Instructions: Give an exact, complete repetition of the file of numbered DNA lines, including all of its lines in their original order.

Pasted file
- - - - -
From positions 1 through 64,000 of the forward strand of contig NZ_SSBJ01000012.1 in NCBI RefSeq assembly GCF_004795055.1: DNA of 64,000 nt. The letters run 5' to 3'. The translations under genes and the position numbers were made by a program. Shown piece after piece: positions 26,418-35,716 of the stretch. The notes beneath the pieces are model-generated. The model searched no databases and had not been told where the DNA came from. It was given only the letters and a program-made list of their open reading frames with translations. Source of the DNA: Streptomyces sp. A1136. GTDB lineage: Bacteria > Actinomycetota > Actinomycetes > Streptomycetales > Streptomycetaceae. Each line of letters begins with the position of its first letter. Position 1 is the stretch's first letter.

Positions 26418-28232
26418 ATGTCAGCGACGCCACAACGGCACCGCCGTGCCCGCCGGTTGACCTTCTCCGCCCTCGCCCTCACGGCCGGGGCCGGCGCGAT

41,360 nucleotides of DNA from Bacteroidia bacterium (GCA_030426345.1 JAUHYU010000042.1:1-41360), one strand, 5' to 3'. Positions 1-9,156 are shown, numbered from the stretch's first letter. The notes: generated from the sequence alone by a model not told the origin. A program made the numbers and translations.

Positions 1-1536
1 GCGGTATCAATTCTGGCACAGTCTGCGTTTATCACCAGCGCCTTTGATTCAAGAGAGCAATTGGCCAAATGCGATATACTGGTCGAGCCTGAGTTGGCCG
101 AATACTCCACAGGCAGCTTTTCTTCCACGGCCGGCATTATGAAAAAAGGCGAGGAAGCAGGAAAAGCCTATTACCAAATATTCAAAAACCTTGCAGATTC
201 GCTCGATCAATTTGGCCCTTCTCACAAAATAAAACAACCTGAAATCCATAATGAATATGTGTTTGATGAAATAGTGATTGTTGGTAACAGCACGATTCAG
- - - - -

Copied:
From positions 1 through 64,000 of the forward strand of contig NZ_SSBJ01000012.1 in NCBI RefSeq assembly GCF_004795055.1: DNA of 64,000 nt. The letters run 5' to 3'. The translations under genes and the position numbers were made by a program. Shown piece after piece: positions 26,418-35,716 of the stretch. The notes beneath the pieces are model-generated. The model searched no databases and had not been told where the DNA came from. It was given only the letters and a program-made list of their open reading frames with translations. Source of the DNA: Streptomyces sp. A1136. GTDB lineage: Bacteria > Actinomycetota > Actinomycetes > Streptomycetales > Streptomycetaceae. Each line of letters begins with the position of its first letter. Position 1 is the stretch's first letter.

Positions 26418-28232
26418 ATGTCAGCGACGCCACAACGGCACCGCCGTGCCCGCCGGTTGACCTTCTCCGCCCTCGCCCTCACGGCCGGGGCCGGCGCGAT

41,360 nucleotides of DNA from Bacteroidia bacterium (GCA_030426345.1 JAUHYU010000042.1:1-41360), one strand, 5' to 3'. Positions 1-9,156 are shown, numbered from the stretch's first letter. The notes: generated from the sequence alone by a model not told the origin. A program made the numbers and translations.

Positions 1-1536
1 GCGGTATCAATTCTGGCACAGTCTGCGTTTATCACCAGCGCCTTTGATTCAAGAGAGCAATTGGCCAAATGCGATATACTGGTCGAGCCTGAGTTGGCCG
101 AATACTCCACAGGCAGCTTTTCTTCCACGGCCGGCATTATGAAAAAAGGCGAGGAAGCAGGAAAAGCCTATTACCAAATATTCAAAAACCTTGCAGATTC
201 GCTCGATCAATTTGGCCCTTCTCACAAAATAAAACAACCTGAAATCCATAATGAATATGTGTTTGATGAAATAGTGATTGTTGGTAACAGCACGATTCAG